Sound Transit Plans Paid Parking Program as it Builds Another 8,000 Stalls

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Construction workers and heavy equipment at the light rail station near Microsoft's Redmond headquarters.
A large parking garage being built at Redmond Technology Center, an East Link station funded through ST2. Progress as of November 2019. (Photo by Doug Trumm)

Despite the pandemic-induced decline in parking demand at regional transit facilities, Sound Transit is still expanding parking and developing new tools to manage it. In a briefing last week, agency staff shared a new policy direction that would include daily parking fees at facilities in addition to existing parking management programs. The new policy is expected to be implemented by the time that East Link begins service in 2023. Alongside this, Sound Transit is opening a vendor procurement process that will support the spectrum of parking management techniques and provide new technology.

Evolution of agency parking policies

Sound Transit’s parking management programs have been evolving over the years. Much of it started with the initial System Access Policy in 2013. At that time, the agency established several key policies for how parking facilities were to be used and operated. First among these is that parking is meant for transit riders only during the day. The policy also stipulated that parking management tools like permits, fees, and technology could be used and that parking rules would be enforced through warnings, infractions, and towing. This eventually led to the adoption of a monthly high occupancy vehicle (HOV) parking permit program for carpoolers in 2015 at some parking facilities.

When the Sound Transit 3 (ST3) System Plan was adopted in 2016, it came with additional parking management policy direction. The board affirmed that the agency could charge fees for parking use. The financing plan for ST3 also assumed that the agency would net approximately $37 million in revenue from parking fees above the cost to operate a collection and enforcement system. Though a small part of the overall financing plan, the estimate is likely a conservative one. Seattle, for instance, collects over $40 million per year from about 11,500 paid parking spaces.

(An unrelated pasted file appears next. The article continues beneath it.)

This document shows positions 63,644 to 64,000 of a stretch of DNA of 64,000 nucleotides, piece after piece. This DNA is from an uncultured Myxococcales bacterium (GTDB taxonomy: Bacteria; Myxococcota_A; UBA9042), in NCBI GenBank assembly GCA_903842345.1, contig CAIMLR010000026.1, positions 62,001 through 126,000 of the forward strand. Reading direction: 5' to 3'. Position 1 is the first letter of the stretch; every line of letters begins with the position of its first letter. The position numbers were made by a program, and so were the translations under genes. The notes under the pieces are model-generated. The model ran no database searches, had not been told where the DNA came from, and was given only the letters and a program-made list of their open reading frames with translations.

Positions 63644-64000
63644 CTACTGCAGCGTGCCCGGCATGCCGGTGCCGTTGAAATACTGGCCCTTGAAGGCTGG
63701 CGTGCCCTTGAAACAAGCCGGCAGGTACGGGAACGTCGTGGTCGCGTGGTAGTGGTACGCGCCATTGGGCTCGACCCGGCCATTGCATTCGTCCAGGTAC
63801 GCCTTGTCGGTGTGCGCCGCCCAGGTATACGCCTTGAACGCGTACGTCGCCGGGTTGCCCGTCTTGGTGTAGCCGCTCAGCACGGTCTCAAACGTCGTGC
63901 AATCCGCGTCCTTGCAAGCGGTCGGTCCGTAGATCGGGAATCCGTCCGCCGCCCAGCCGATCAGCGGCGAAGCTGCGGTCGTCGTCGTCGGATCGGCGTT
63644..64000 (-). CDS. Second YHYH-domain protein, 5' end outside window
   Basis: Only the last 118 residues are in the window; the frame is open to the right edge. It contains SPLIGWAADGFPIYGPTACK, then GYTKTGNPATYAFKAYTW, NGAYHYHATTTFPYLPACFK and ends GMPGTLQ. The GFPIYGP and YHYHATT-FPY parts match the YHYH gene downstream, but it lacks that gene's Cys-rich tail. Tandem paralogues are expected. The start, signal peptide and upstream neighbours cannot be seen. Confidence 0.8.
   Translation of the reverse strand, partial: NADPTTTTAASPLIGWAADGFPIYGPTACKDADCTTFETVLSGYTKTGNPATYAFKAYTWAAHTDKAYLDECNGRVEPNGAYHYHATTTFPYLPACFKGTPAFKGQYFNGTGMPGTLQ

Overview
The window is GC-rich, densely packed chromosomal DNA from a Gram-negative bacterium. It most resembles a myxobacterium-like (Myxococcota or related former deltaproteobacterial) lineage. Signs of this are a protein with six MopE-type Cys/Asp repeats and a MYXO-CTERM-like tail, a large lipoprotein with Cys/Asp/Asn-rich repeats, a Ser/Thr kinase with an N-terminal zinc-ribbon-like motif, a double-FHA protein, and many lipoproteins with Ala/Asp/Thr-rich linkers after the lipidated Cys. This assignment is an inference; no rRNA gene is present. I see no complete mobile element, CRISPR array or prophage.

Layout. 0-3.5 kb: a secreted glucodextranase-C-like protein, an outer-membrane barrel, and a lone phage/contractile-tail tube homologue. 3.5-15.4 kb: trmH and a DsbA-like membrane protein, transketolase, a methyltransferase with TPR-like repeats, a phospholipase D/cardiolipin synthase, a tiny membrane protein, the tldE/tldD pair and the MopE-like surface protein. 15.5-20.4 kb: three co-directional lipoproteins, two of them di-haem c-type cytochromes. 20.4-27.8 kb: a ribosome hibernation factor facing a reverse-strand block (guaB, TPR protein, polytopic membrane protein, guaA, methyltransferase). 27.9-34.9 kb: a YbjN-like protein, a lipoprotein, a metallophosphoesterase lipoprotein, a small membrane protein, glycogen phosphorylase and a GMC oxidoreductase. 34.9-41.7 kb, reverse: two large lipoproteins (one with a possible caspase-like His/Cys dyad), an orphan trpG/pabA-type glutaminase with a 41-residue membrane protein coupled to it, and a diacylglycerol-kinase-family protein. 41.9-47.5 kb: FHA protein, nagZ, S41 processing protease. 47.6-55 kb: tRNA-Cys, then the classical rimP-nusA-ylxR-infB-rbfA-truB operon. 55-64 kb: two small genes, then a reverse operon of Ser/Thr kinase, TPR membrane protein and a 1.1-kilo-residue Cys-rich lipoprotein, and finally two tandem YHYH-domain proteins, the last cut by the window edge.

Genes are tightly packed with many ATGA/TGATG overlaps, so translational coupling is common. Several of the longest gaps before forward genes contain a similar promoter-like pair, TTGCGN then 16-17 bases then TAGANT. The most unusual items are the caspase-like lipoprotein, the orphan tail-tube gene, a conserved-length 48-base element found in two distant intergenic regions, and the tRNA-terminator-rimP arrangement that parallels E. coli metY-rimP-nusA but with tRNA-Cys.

Then in 2018, Sound Transit further expanded the program to cover monthly paid permits for single occupancy vehicles (SOVs) under Resolution No. R2018-27. This allowed the agency to issue SOV permits alongside HOV permits at parking facilities where utilization exceeded 90% and at Link stations. Up to 50% of parking spaces at such locations could be eligible for permit parking, provided that HOV permits received priority and were free and that a reduced price applied to ORCA Lift riders who purchased SOV permits. However, the pandemic has led the agency to temporarily suspend the whole program.

How the parking management program has evolved over time. (Sound Transit)

Cratering demand during Covid

Parking demand has cratered since the pandemic started. Systemwide parking utilization fell from 92% in October 2019 to 18% in October 2020. The agency, however, is optimistic that parking demand will ramp back up once the pandemic recedes. With that in mind, the agency is actively planning parking management around future demand and intends to restart the permit parking program once the 90% parking utilization threshold is exceeded at parking facilities.

In the next five years, Sound Transit will add over 8,000 parking stalls as projects are completed (e.g., Puyallup Sounder Station and East Link, Federal Way Link, and Lynnwood Link), increasing parking supply by 54%. How this affects overall utilization rates in the next few years in a period of recovery is still unclear.

However, the next step in the evolution of parking management is daily paid parking by the time East Link service starts in 2023. Not all parking will fall into this category. Other categories of parking will still remain, such as free and HOV permit parking. The policy under development will resolve when parking facilities and what share of parking supply should be part of the daily paid parking program. Specific details such as rates and hours of applicability will also have to be worked out.